(Reuters) - Anheuser Busch Inbev SA (ABI.BR) has been sued by a U.S. beer drinker who claimed he was duped into believing its Leffe brand beer was brewed in a Belgian abbey, rather than mass produced in an automated factory that also makes Stella Artois.
The proposed class action lawsuit was filed on Friday in Miami federal court by Henry Vazquez, an optometrist who said Anheuser’s deceptive packaging caused him to overpay for Leffe beer, among them Leffe Blonde and Leffe Brune.
Vazquez sued in the same court where Anheuser last year reached a more than $20 million settlement with drinkers of Beck’s, who said the company passing their beer off as German though it was made in St. Louis.
Spokesmen for Anheuser did not immediately respond on Monday to requests for comment.
Vazquez said Anheuser misleads consumers by touting Leffe as a premium product first “brewed and perfected by Belgian monks” in 1240, sustained through “750 years of Belgian tradition,” and depicting the bell tower of an abbey on the label.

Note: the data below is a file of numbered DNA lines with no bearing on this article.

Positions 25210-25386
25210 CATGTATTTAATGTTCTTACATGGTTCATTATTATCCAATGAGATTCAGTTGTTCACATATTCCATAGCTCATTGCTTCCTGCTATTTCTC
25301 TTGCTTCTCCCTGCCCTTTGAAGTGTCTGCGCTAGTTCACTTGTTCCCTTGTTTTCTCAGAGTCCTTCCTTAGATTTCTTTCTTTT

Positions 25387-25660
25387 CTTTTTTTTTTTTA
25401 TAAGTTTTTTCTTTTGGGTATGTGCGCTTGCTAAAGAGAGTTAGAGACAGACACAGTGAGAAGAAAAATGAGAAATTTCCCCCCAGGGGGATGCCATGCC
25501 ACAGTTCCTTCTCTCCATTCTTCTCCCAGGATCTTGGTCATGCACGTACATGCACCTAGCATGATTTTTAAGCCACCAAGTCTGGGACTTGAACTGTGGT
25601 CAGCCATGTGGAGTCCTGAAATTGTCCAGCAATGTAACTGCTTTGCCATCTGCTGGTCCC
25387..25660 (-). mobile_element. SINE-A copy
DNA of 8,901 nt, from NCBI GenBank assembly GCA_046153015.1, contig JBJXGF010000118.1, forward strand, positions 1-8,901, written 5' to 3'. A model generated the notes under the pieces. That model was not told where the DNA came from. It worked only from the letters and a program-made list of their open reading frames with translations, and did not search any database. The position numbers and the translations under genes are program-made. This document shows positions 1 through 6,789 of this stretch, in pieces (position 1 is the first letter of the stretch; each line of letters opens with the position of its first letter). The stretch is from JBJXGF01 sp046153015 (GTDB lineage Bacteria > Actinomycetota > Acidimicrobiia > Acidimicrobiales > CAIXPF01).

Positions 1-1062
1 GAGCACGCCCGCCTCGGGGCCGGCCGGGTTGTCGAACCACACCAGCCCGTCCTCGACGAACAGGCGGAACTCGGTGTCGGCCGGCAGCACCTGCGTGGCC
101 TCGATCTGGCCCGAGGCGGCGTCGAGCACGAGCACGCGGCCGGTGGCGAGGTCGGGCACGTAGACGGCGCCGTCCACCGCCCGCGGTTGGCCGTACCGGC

The lawsuit said that unlike other Belgian beers such as Chimay, Leffe has not been brewed at an abbey since the Abbaye de Leffe was destroyed in the French Revolution in around 1794.
According to the lawsuit, the Leffe label makes no mention of Stella Artois, including the plant in Leuven, Belgium, where it is produced, and which has a brewing capacity of about 9 million hectoliters (238 million gallons) a year.
“Their marketing quite clearly shows Leffe to be a specialty craft beer,” Natalie Rico, a lawyer for Vazquez, said in a phone interview. “Consumers believe they are buying something that is limited quantity and very high quality. That is not the case.”
The lawsuit seeks class action status for consumers nationwide and in Florida who bought Leffe within the last four years. It seeks compensatory and punitive damages, and a formal declaration that Leffe is not made in an abbey or by monks.
The case is Vazquez v. Anheuser-Busch Cos, U.S. District Court, Southern District of Florida, No. 16-21181.
Reporting by Jonathan Stempel in New York, editing by G Crosse